Meeting with Henry McTavish was nothing short of what I expected – a man so loud and brash can’t help but be good, and that he was Hayward’s guide is all the more luck. That he knows the location of the fabled Lost City of the Monkey God – icing on an already fascinating cake.

September 14th 1780, Belize City, Belizeshire.

It’s a bit of a first for me, embarking on a canoeing expedition in the light – it seems more pleasant, save for the weather. The company is nice as well. Henry’s in-laws, such as they are, seem capable enough guides for our journey, though they are hardly talkative. The first day of the journey was a kind one, and we even had a roof over our heads for the evening. It was a nice stopover, and there was fresh game and food aplenty – I even went to forage some wood for the fire, but what I found was… unexpected. Cole… seems different, in the jungle. Larger. Fiercer. I thought I was in for a rough fight, when all I had to do was to fetch the crocodilian Cole had hunted back to camp.

September 17th 1780, Belize, Jungle.

I grow to hate this jungle. I have been sick with fever for the past two days, after a leech bite incurred when I was bathing in the river. I am wracked with pains and movement is impossible, but still I must press on for the sake of my comrades. Providence has seen us to a small village on the river, and the shrewd negotiations of the natives have cost one of Henry’s cousins a musket – hardly a fair trade for a night indoors, but at this point I would consider any price. Through the efforts of Cole and Espinosa, I have beaten back the fever, but my hatred for this jungle has hardly subsided. To think this is only the beginning of our journey here. The night was peaceful, but to take Henry at his word would have us believe that this may be the last peaceful night we get for a while.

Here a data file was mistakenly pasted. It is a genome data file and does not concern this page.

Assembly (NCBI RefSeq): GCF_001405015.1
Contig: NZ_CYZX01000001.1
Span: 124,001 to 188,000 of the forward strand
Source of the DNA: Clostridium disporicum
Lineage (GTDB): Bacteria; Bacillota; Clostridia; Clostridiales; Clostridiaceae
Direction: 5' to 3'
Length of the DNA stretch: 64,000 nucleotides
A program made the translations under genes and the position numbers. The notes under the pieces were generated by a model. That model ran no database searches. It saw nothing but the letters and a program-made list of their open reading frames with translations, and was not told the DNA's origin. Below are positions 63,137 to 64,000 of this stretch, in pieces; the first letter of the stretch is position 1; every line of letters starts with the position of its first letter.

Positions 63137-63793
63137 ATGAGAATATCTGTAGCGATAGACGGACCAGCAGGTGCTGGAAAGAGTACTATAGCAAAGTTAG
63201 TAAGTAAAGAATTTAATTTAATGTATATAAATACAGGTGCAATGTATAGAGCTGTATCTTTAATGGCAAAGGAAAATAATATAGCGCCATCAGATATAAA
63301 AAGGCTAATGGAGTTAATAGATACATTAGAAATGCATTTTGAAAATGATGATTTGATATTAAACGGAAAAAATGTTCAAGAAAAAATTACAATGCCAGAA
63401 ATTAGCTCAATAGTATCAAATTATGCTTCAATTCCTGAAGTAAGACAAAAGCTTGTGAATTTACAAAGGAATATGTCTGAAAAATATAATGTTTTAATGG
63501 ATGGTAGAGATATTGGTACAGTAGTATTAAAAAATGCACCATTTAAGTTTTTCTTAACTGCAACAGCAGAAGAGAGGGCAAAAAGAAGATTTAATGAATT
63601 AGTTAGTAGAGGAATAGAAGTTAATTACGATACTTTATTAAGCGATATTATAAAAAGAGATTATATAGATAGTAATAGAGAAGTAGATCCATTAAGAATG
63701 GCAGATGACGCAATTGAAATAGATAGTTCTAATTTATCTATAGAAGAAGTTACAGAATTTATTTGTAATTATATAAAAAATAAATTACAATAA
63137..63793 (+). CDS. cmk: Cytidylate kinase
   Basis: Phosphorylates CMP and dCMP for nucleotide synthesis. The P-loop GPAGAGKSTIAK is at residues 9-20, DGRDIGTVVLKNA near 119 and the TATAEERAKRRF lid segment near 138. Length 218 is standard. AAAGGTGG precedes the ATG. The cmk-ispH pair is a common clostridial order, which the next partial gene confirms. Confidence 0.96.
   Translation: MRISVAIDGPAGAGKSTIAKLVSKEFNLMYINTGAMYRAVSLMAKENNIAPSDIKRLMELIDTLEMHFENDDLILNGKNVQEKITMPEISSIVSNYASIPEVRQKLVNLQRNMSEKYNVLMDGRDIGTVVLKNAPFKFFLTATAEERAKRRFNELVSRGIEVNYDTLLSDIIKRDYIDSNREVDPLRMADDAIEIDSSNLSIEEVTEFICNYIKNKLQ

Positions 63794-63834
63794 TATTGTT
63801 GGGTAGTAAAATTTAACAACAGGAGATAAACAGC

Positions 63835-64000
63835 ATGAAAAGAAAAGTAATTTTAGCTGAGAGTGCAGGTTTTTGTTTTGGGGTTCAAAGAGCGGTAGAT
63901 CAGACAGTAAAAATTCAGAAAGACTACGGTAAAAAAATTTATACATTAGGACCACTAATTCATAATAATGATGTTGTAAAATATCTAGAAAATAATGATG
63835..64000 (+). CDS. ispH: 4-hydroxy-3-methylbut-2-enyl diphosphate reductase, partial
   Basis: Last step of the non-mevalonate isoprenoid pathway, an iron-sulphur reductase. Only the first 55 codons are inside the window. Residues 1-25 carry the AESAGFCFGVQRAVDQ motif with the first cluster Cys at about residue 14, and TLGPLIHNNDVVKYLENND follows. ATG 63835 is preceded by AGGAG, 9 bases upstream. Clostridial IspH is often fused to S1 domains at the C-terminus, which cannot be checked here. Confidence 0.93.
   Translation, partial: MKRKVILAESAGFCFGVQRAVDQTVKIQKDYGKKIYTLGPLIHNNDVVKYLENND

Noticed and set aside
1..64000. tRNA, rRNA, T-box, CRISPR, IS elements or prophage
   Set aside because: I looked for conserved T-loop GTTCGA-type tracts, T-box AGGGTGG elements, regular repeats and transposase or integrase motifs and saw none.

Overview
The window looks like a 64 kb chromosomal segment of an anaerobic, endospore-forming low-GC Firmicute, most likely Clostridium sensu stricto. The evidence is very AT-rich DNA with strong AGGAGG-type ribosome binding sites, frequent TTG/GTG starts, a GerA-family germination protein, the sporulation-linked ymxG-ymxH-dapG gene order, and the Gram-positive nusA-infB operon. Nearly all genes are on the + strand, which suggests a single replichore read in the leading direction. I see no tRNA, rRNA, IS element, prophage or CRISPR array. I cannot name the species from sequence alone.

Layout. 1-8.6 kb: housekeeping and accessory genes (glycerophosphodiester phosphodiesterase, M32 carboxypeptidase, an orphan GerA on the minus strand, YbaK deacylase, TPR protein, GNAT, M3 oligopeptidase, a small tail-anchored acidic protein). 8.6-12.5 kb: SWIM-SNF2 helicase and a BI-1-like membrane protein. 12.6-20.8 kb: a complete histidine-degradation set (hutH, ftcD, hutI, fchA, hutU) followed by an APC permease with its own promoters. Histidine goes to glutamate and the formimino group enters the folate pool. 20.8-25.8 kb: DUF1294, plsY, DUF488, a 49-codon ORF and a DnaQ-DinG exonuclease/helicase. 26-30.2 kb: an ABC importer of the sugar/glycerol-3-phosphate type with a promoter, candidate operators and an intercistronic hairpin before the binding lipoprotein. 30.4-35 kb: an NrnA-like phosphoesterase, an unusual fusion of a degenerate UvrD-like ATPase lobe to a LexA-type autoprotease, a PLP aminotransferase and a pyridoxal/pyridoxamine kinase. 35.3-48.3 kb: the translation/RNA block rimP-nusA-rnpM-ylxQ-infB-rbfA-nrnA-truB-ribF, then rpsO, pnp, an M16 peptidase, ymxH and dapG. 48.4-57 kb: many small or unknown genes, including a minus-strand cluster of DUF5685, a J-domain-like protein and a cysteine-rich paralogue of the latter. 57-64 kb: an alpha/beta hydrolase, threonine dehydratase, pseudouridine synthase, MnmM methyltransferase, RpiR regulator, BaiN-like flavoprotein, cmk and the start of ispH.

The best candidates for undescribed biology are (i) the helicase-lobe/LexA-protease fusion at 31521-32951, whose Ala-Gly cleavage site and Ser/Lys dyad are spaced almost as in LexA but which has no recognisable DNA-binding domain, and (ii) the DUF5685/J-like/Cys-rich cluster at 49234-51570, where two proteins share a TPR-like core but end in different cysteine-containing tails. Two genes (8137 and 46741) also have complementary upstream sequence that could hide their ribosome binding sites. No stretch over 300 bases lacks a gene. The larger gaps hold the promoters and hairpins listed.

September 20th 1780, Belize, Jungle.